The higher education bill passed by the Legislature has been signed by Gov. Dayton, but University of Minnesota President Eric Kaler said today that it’s not enough.
The bill gives the University $53 million more than its current allocation, with $30 million for the medical school, $22 million for tuition relief and $1 million for Alzheimer’s research.
But the University had said it needed $65 million to maintain a tuition freeze.
In a statement today, Kaler thanked legislators for the extra funding, particularly the medical school money, but he added:
While I appreciate the funds allocated for operating support, it falls short of what is needed to hold tuition increases to zero for Minnesota resident students system-wide for another two years. This will impact approximately 53,000 students and families, or about 70 percent of our undergraduates system-wide. Minnesota students and their families deserve more consideration at a time of significant state budget surplus. We have done our part to lessen the need for increased tuition revenue by reducing administrative costs by $39 million this biennium, with a plan to reduce an additional $30 million next biennium.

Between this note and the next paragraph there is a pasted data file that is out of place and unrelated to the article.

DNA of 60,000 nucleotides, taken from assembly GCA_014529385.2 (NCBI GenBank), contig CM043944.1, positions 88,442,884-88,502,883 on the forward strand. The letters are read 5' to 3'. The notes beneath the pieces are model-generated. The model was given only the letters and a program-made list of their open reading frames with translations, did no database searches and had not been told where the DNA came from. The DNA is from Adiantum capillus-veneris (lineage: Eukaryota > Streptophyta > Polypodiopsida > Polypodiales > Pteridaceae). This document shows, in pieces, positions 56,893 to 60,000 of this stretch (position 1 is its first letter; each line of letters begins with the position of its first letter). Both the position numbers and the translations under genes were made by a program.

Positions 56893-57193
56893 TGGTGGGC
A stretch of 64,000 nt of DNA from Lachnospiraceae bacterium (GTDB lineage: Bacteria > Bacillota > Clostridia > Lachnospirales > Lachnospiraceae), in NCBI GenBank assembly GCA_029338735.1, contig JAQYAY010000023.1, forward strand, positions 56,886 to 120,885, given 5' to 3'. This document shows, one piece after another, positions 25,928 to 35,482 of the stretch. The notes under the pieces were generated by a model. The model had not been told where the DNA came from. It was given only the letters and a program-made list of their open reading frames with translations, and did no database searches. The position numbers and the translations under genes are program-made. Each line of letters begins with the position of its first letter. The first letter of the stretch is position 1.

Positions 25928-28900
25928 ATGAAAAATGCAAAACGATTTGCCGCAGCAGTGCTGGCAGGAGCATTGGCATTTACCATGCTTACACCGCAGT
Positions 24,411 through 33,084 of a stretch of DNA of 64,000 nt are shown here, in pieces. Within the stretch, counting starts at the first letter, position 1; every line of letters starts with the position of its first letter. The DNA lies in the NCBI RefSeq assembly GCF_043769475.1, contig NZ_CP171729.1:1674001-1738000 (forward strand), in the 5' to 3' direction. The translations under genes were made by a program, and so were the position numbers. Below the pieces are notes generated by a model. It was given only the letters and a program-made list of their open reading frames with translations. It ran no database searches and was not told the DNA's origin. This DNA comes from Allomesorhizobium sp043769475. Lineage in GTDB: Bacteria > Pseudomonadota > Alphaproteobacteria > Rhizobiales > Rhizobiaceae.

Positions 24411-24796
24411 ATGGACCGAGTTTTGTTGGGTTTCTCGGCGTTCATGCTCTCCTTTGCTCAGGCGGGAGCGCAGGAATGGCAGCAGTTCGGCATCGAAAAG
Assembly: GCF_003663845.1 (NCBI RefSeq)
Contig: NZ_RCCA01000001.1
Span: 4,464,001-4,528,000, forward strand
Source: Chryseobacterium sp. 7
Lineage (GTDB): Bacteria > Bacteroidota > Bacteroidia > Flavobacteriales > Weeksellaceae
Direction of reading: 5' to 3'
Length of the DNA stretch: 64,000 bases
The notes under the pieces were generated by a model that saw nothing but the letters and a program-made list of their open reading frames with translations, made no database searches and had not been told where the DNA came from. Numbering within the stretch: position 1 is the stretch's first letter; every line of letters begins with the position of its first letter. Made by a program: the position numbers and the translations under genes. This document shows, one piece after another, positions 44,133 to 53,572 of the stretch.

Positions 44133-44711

Kaler apparently will try again for the additional funding in the future, saying he looks forward “to working with the Governor and legislators to ensure the University remains accessible to our brightest students and maintains its reputation as a world-class institution.”